Iceland is in the North Atlantic, a threehour flight by plane to Western Europe. It has a population of approximately 330,000, which is tiny by any measure. To put things in perspective, New York City has a population of more than 8.4 million. The capital of Iceland is Reykjavik, which has a population of approximately 120,000.
In the past, Iceland’s main product was its fishing industry. Most recently, the Icelandic government has been an advocate for the development and exportation of finished products such as those in financial services, pharmaceuticals, and software design and development. This change in product mix necessitated a highly trained workforce. Training has been a beneficiary of this new mindset. Currently, the majority of Icelanders work in the service industry.
Training programs usually are conducted in hotels or onsite at the company. Most training tends to be held in the bigger cities, Reykjavik in particular. Icelandic firms fully believe in on-the-job training. Even so, the most popular training programs are those on management, leadership, and quality (Six Sigma).
Trainees most likely will speak English, along with their native language of Icelandic and at least one other language. Icelanders are informal. Expect to address students by their first names. The trainer serves as the facilitator; you will not be expected to lecture. Small group work is valued. Icelanders like to be presented with content, given the opportunity to practice in small groups, and then allowed to debrief the activity as a class. Individualism is prized. Iceland is a highly technical culture. Students will feel comfortable with any technology you present them with. As a result of these factors, you will be able to present your training programs with minimal modifications.
KEY ASPECTS OF ICELANDIC CULTURE
Education Encouragement: Icelanders do not pay for education at any level. Iceland has one of the highest literacy rates in the world—99 percent. Reading is a national pastime; in fact, there are more bookstores in Iceland per capita than any country on Earth.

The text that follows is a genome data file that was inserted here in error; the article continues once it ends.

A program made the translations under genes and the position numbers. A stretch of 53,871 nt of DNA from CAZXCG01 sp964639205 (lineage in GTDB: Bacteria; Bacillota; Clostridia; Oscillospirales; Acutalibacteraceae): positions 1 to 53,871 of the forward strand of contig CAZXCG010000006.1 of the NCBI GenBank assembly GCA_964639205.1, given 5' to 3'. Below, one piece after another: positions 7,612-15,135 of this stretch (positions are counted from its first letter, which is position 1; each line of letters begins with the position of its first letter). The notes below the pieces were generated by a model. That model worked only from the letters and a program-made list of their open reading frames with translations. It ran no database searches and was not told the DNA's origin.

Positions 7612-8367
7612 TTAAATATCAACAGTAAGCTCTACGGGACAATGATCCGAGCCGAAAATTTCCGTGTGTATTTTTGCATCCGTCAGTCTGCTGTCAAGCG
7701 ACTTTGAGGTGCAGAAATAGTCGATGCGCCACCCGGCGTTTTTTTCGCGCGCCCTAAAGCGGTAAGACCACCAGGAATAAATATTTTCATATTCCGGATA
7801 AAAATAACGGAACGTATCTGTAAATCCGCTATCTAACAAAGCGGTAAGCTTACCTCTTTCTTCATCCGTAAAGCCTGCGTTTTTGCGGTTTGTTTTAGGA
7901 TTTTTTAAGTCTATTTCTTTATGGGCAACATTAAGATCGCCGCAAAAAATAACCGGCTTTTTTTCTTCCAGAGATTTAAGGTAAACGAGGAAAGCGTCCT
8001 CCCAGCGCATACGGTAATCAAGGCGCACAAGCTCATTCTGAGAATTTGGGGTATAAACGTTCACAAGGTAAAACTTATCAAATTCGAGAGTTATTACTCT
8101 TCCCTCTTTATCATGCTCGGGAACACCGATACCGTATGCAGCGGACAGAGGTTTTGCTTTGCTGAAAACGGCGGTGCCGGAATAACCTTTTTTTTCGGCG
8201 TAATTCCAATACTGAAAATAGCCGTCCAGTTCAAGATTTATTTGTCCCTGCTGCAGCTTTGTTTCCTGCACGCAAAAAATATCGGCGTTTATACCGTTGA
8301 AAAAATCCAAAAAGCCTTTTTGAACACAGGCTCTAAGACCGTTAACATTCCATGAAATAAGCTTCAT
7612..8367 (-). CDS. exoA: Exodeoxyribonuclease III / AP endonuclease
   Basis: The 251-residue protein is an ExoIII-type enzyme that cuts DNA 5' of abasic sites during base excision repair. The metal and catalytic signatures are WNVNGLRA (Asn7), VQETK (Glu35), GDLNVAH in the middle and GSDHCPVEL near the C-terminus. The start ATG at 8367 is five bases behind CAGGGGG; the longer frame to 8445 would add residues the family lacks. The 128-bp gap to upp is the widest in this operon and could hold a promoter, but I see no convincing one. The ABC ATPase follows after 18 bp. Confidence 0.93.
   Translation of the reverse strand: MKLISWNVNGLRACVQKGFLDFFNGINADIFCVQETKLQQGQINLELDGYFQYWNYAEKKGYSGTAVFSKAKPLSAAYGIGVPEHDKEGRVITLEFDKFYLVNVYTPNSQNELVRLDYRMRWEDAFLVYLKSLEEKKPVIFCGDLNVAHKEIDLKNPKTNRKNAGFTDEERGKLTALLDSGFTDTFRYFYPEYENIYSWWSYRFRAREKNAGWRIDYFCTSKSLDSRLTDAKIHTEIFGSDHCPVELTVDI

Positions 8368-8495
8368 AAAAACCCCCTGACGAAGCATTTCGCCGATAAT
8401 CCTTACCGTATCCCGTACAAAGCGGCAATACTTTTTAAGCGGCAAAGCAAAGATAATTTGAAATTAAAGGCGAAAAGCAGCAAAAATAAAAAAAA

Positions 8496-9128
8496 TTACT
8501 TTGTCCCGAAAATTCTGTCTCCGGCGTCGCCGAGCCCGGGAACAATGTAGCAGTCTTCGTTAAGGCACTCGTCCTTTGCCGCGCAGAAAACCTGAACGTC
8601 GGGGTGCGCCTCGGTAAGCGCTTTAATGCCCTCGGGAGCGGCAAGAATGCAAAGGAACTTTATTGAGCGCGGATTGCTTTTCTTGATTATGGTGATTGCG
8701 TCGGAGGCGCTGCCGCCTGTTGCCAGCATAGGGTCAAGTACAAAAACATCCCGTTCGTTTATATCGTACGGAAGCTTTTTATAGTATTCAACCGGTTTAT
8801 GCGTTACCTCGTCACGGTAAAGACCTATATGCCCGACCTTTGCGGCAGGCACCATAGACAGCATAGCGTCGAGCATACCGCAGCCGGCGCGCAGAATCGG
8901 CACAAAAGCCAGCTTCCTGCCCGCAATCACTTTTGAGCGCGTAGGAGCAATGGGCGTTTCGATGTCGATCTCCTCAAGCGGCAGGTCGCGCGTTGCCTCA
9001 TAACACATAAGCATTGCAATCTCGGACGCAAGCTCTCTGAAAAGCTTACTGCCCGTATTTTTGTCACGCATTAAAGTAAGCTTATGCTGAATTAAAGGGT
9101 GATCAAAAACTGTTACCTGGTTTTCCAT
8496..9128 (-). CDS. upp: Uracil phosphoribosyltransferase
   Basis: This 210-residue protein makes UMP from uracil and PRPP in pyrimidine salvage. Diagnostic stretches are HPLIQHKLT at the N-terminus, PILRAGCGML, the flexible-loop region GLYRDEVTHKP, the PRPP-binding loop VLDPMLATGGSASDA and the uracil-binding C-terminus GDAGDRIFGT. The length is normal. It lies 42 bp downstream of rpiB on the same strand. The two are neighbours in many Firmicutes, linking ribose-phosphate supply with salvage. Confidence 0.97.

Being Green: Iceland uses hydrothermal and geothermal resources for energy. This has freed the country from being completely dependent on energy imports. It is also a clean, non-polluting energy source.
Opportunities for Women: Iceland supports and advocates for women’s rights. Women are represented at all levels in both the public and private sectors. Iceland has had a female head of state. Maternity and paternity leaves are fully funded and used by the workforce.
Free Health Care: Icelanders are some of the longest-living people on the planet. They are able to utilize medical services free of financial concerns.
Language Power: Icelanders are encouraged to be bilingual at a minimum. Global professionals need to know languages and cultures to be truly effective in global business.
No Military: While this is not possible in many parts of the world, Iceland is aided by its isolation. Not having a standing military allows it to utilize these funds in other ways to benefit its citizens.
Connection to Nature: Icelanders enjoy spending time in nature (i.e., lakes, mountains, forests, etc.), which centers them for their workday stresses.
Flat Tax: International studies have recognized Iceland as having one of the most egalitarian cultures in the world. Corporate taxes are reasonable, as well.
Sense of Community: Icelanders believe they can access the support of family and friends during life’s challenges.
Is it any wonder Iceland was named the world’s third happiest country, according to the World Happiness Report Update 2016? There are lessons to be learned there.
Dr. Neil Orkin is president of Global Training Systems. His organization prepares corporate professionals for global business success. For more information, visit www.globaltrainingsystems.com.